6 Self-Care Tips for axSpA
Healthy habits help you manage your axial spondyloarthritis (axSpA), including ankylosing spondylitis.
If You Smoke, Quit
Smoking can make symptoms of axSpA worse, speed up joint damage and make treatment less effective. The joints that allow your rib cage to expand can be attacked in axSpA, making breathing problems caused by smoking worse. Smoking makes it tough to stay active — a key part of axSpA treatment. It also ups the risk of other health problems that are common in inflammatory arthritis, especially heart disease.
Not sure how to get started? Talk to your primary care doctor about programs and products that can help you quit. Your family and friends care about your well-being too, so they can encourage you along the way.
Exercise is important for everyone with arthritis, but it’s essential — and prescribed –— if you have axSpA. You need to do it to preserve your posture and spine flexibility. Swimming and other exercises that extend the back such as Pilates, yoga, and tai chi are great ways to maintain mobility and relieve pain. But don’t limit yourself to stretching. Cardio exercise that gets your heart rate up and strength training are also important. A physical therapist will work with you to develop a complete exercise program.
Watch Your Posture
Do all you can to keep your spine straight. Sleep on a firm mattress or with a thin (or no) pillow under your head. Every day, practice standing against a wall with your heels, bottom, shoulders and head touching the wall. Also, do all the posture exercises your physical therapist recommends.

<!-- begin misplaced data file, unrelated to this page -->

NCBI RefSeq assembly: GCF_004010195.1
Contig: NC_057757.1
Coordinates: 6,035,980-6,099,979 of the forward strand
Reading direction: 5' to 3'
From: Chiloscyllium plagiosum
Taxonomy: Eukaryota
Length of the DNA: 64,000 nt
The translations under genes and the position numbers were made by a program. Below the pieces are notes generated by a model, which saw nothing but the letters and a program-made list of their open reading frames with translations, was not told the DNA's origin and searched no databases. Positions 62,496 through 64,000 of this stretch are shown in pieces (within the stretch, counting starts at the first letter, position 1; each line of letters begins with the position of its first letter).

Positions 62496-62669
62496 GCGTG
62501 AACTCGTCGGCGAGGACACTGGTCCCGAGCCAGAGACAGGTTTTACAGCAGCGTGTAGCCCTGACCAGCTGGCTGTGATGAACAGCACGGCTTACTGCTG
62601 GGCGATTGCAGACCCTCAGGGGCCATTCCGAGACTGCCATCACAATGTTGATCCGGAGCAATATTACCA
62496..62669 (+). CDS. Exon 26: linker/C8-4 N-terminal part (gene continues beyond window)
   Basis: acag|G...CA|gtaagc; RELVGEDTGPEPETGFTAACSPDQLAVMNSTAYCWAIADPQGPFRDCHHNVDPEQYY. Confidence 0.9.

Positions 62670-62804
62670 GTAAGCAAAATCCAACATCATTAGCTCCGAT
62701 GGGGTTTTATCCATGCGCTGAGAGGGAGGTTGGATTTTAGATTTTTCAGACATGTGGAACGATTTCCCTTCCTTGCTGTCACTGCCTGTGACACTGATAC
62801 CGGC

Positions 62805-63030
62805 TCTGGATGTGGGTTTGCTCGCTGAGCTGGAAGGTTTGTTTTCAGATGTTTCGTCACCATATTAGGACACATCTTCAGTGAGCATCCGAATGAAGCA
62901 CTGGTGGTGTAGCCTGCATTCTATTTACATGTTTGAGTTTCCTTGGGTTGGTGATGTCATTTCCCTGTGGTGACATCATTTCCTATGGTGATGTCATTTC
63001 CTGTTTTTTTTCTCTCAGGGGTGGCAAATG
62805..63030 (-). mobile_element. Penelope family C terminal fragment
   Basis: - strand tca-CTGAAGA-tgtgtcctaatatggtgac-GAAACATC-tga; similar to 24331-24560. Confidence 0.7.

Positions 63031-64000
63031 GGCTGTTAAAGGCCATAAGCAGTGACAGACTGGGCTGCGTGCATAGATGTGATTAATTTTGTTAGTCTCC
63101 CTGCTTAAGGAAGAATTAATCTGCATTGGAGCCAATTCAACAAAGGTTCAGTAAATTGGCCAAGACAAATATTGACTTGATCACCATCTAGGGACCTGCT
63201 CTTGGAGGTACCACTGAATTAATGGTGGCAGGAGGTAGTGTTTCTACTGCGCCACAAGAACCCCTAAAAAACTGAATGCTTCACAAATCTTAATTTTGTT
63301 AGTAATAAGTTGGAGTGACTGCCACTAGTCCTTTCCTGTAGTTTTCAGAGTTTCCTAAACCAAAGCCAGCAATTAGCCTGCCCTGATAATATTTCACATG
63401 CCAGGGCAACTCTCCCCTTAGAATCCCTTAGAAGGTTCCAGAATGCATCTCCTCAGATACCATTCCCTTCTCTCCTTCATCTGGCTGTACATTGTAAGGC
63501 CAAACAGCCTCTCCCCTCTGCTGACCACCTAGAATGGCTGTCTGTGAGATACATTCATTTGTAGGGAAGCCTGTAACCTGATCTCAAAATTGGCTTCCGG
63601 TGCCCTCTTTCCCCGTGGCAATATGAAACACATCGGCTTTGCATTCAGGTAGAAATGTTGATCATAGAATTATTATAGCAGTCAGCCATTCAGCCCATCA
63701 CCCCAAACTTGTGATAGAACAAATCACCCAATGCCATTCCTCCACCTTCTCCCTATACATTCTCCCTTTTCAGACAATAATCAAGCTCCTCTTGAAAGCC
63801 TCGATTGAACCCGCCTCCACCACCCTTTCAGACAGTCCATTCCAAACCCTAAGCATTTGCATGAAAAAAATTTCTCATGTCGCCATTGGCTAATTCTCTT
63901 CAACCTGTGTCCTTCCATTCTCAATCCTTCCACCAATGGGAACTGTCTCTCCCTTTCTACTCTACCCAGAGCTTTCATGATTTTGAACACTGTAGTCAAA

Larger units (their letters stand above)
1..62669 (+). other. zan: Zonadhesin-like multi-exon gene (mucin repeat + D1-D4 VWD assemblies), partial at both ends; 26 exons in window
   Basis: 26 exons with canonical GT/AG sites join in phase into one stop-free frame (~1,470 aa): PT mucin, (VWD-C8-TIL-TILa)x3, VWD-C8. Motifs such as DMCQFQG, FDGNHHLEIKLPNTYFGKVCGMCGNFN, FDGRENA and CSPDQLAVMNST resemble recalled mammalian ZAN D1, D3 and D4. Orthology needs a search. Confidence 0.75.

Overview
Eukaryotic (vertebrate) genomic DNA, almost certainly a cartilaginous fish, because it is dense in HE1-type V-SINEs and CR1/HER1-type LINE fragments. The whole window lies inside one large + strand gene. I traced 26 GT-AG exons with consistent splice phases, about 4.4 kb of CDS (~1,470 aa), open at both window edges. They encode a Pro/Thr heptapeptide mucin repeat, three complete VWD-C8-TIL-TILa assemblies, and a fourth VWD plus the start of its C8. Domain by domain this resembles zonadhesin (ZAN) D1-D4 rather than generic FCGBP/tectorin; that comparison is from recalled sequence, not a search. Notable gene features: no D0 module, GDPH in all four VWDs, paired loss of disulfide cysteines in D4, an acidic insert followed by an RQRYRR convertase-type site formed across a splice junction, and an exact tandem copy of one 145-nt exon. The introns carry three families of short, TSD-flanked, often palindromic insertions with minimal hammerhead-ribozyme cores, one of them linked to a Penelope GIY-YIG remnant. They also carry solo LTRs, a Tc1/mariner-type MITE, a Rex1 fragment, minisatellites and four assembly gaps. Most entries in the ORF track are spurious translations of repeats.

Experiment With Diet
There’s no one diet for axSpA, but many people find that sticking with a healthy diet helps them feel better. Choose fresh veggies, fruit and whole grains. Limit red meat, sugar, soda and other junk foods. If you’re having trouble figuring out a healthy way to eat on your own, ask your doctor for a referral to a dietitian who specializes in inflammatory disease.
Get Good Sleep
The back pain of axSpA may wake you up in the middle of the night. Lack of sleep can make you more sensitive to pain. Tossing and turning can also set you up for depression and fatigue. Do all you can to get the best possible sleep.
- Make sure you are taking your medicines as directed.
- Avoid caffeine late in the day.
- Limit screen time before bed.
- Exercise during the day.
- Talk to your doctor if these tips don’t work.
Living with a chronic disease is stressful. Find healthy ways to manage stress that work for you and your life. This can be whatever makes you feel calm.
- Practice yoga.
- Take walks in nature.
- Spend time with your pets.
- Listen to music.
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